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Jerry Weyer
Jerry Weyer

Posted on • Updated on • Originally published at jerryweyer.lu

Creating PDFs in a Ruby on Rails application

Working with PDFs in Ruby on Rails can be a daunting task - inflexibility is an inherent part of PDF documents.

As such the best option is to avoid them if possible. Does you invoice really need to be a PDF? Most of the time it can just be an HTML page that the user can save as PDF via their browser. However, it is not always possible to complete ignore PDFs - f.ex. if the invoice needs to be send as an attachment to an e-mail.

You have a few options when trying to create a PDF in a Rails environment. Prawn and Wicked PDF have been around for quite a while. I have been using both gems and they work fine. However, they have a few limitations that can make it difficult to handle more complex PDFs. I recently discovered Grover, which can remediate some of this inflexibility in creating PDFs.

Prawn

Prawn is a pure Ruby PDF generation library that provides a lot of great functionality while trying to remain simple and reasonably performant. It is quick to setup and create simple PDFs:

  require "prawn"

  Prawn::Document.generate("hello.pdf") do
    text "Hello World!"
  end
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Where Prawn gets more complicated is when trying to create complex PDFs. It uses its own DSL you need to learn in order to "draw" your PDFs by hand. While the manual is very helpful in order to figure our how to add images, tables and styling, you will end up with a lot of custom code to create a more complex PDF.

There are gems to facilitate handling Prawn PDFs, e.g. prawn-markup which lets you add simple HTML snippets into Prawn-generated PDF.

Wicked PDF

Wicked PDF allows you to serve a PDF file to a user from HTML. As such, you can include your custom CSS and Javascript via the helpers provided by Wicked.

Wicked is a great gem to create PDFs with more complex layouts and styling, without the need to apply a custom DSL. There are quite a few tutorials out there to help you when you are stuck on a specific problem.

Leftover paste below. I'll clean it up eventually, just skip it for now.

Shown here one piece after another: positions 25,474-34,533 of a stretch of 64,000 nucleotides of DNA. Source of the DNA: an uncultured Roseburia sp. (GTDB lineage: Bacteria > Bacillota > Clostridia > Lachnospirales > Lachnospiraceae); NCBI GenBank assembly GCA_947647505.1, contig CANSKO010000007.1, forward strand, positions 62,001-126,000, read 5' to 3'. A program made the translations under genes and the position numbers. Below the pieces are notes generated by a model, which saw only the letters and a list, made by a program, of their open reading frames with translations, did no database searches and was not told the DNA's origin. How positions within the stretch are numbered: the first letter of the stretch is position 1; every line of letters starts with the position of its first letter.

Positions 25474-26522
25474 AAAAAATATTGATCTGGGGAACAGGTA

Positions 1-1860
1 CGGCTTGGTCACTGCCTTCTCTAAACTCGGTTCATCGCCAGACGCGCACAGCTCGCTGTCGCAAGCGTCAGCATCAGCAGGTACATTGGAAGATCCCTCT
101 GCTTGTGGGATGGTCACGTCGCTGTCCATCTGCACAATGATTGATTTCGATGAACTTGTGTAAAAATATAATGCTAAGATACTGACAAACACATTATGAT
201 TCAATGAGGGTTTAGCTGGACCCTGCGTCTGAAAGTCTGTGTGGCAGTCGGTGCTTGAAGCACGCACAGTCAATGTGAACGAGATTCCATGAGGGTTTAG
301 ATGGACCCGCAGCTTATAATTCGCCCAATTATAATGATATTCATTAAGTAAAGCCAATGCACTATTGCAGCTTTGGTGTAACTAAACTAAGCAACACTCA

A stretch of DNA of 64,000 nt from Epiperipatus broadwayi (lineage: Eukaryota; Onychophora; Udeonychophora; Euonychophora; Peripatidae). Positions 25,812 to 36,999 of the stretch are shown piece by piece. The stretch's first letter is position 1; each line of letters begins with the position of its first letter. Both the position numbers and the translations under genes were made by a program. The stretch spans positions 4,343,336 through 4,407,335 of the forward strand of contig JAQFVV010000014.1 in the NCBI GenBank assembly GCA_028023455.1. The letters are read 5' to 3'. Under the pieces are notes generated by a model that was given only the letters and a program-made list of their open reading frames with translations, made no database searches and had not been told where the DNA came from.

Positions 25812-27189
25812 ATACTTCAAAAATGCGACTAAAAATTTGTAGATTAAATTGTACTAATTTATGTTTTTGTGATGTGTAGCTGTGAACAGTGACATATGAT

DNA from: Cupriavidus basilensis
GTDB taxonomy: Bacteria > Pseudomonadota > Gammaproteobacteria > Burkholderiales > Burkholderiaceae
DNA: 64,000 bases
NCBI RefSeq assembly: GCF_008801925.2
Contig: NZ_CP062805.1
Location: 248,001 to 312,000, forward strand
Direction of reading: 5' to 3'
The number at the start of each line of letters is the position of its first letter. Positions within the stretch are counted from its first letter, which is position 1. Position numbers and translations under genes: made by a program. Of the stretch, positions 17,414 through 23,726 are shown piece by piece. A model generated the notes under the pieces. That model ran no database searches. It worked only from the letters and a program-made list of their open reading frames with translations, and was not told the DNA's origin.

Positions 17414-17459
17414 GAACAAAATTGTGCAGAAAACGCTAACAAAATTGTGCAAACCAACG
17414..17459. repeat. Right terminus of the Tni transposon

One problem I regularly came across with Wicked was that getting everything running in production proved to be more challenging than expected. Especially the custom CSS (with asset pipeline) and images proved to be a problem.

Grover

In my effort to find a replacement for Prawn or Wicked PDF, I recently came across Grover. This gem allows you to transform HTML into PDFs, PNGs or JPEGs using Google Puppeteer and Chromium. It basically imitates the action of a user saving an HTML page as PDF in the Chrome browser.

While there are fewer tutorials out there on how to get everything up-and-running, the great flexibility it gives me to just use my existing views and print them as PDFs makes this my current favourite for creating PDFs.

In fact you can save any existing view as PDF, allowing you to reuse your current HTML and/or CSS framework. You can use Tailwind for your CSS or ViewComponent to display your components and print them to PDF.

However I had a bit of trouble getting Grover to generate PDFs on our Heroku production environment. I finally managed to find a solution in the issue tracker and comments.

For my setup, it was important to use Grover::HTMLPreprocessor as well as include the display_url (make sure to change that in production). You also need to include the correct buildpacks mentioned in the readme.

An example application could include this setup - rendering a view from the controller, including a custom PDF layout and saving it as an A4 PDF with Grover:

renderer = ApplicationController.renderer.new(
    http_host: "http://localhost:3000/"
  )

html = renderer.render_to_string(
  "invoice/show", # Any view within your app
  layout: "pdf",  # You can add a custom layout as well
  locals: { :@invoice => invoice }
)

html = Grover::HTMLPreprocessor.process html, base_url, "https"

Grover.new(html, {
  format: "A4", # Many other options are available
  emulate_media: "screen",
  display_url: "http://localhost:3000/",
  scale: 0.9    # This helped me to get the PDF displayed correctly on A4 format
}).to_pdf
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The great advantage of this solution is that whenever I update a component or a layout style, my PDFs will reflect these changes, without the need to modify any PDF-specific resources.

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